Chapter 5 elaborates one of the most popular in-vehicle networking technologies called Controller Area Network (CAN). The chapter begins with an overview of the basis and the general technology of CAN in automotive industry and the deployment of in-vehicle CAN networks. It then presents the various existing and future potential applications that make use of the CAN data, and the related technical challenges in achieving secure remote monitoring and control of vehicles via CAN. Furthermore, the chapter elaborates two key components in achieving remote vehicle monitoring and control, namely, the wireless communication component and data security component. It stresses the importance of secure data and information flow between vehicles and an application server. Finally, the chapter presents an overall architecture for secure wireless real-time vehicle monitoring and control environment. In future rends, the author foresees the area of real-time monitoring and control being a fertile ground for future automotive innovations and services.

Chapter 6 describes the current medium access control (MAC) and routing protocols for vehicular networks, and the various factors that affect their design and performance. The mobility and speed of the communicating nodes in vehicular networks add extra dimensions to the challenges faced by the MAC protocols, in addition to the existing requirements of reliability and efficiency. This chapter reviews some of the existing MAC protocols for vehicular network. e.g., basic MAC protocols, the IEEE 802.11 MAC Extension for Vehicular Networks, and other MAC Protocols for Vehicular Networks (ADHOC-MAC, the Directional MAC (D-MAC) protocol). Future Intelligent Transportation Systems require fast and reliable communication between cars (vehicle-to-vehicle) or between a car and a road side unit (vehicle-to-infrastructure). Ad hoc unicast routing schemes can be divided into two categories: topology-based routing and position-based routing. Topology-based schemes use a variety of proactive routing schemes (DSDV ((Destination Sequenced Distance Vector routing), Optimized Link State Routing (OLSR), Fisheye State Routing (FSR)) or reactive approaches (AODV (Ad Hoc On-Demand Distance Vector Routing), DSR ((Dynamic Source Routing), Temporally Ordered Routing Algorithm (TORA), Associativity Based Routing Algorithm (ABR), or hierarchical protocols (Cluster Based Routing Protocol (CBRP), Core Extraction Distributed Ad-hoc Routing (CEDAR) and Zone Routing Protocol (ZRP)) to create routes.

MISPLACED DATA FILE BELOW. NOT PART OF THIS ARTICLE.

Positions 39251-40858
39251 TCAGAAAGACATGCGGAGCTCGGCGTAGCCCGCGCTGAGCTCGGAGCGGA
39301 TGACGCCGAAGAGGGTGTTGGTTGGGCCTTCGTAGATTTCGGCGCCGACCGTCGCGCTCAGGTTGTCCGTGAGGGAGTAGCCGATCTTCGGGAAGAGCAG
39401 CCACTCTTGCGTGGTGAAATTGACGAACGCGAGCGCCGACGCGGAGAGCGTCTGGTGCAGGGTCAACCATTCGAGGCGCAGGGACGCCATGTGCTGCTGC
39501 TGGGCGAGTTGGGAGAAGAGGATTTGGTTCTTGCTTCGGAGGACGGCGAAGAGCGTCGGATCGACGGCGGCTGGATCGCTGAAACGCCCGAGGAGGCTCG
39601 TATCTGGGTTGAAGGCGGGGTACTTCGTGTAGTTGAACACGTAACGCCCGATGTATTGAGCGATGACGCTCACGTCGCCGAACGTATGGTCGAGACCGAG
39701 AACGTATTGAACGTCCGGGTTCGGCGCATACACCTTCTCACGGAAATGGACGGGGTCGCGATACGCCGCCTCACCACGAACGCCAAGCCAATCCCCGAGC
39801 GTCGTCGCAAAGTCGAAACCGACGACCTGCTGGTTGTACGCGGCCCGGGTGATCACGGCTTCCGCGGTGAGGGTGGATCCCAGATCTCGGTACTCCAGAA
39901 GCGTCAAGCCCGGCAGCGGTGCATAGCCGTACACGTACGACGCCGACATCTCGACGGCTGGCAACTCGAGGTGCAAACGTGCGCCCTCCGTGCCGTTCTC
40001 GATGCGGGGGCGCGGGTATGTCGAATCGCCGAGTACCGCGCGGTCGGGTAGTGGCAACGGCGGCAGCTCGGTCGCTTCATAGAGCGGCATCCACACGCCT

Popular location services in position-based routing protocols are Distance Routing Effect Algorithm for Mobility (DREAM) and Grid Location Service (GLS). Context Assisted Routing (CAR) and Spatially Aware Routing (SAR) are proposed routing algorithms to overcome the problem of topology holes in position-based routing. Current multicast protocols that can be used in V2V networks include: Position-based Multicast (LBM), GeoGRID, Unicast Routing with Area Delivery and Inter-Vehicle Geocast. Overall, routing of communications for vehicular safety applications remains a challenging topic.

Chapter 7 presents a new reactive algorithm based on location information in the context of vehicular ad-hoc networks. It proposes a Location Routing Algorithm with Cluster-Based Flooding (LORA-CBF), which is formed with one cluster head, zero or more members in every cluster, and one or more gateways to communicate with other cluster heads. It first validates the model at one, two, and three hops by comparing the results of the test bed with the results of the model developed in OPNET. For more than 3 hops, it validates the model by comparing with two non-position-based routing algorithms (AODV and DSR) and one position-based routing algorithm (GPSR (Greedy Perimeter Stateless Routing)). Results show that mobility and network size affects the performance of AODV and DSR more significantly than LORA_CBF and GPSR. It is also observed that GPSR and LORA-CBF behave similarly in terms of the end-to-end delay, and LORA_CBF is more robust in terms of delivery ratio, routing overhead, route discovery time, and routing load compared with GPSR.

Chapter 8 presents the role of communications in cyber-physical vehicle applications. Cyber-physical systems use sensing, communications and computing to control the operation of physical devices. The embedded computers and sensors both within the vehicles and in the infrastructure will be networked into cyber-physical systems to reduce accidents, improve fuel efficiency, increase the capacity of the transportation infrastructure, and reduce commute time. Communications between nearby vehicles will enable cooperative control paradigms that reduce accidents more than computing and sensors alone, and communications between vehicles and the infrastructure will improve the scheduling of traffic signals and route planning. The chapter describes applications that improve the operation of automobiles, control traffic lights and distribute the load on roadways. The requirements on the communications protocols that implement the applications are determined and a new communications paradigm, neighborcast, is described. Neighborcast communicates between nearby entities, and is particularly well suited to transportation applications.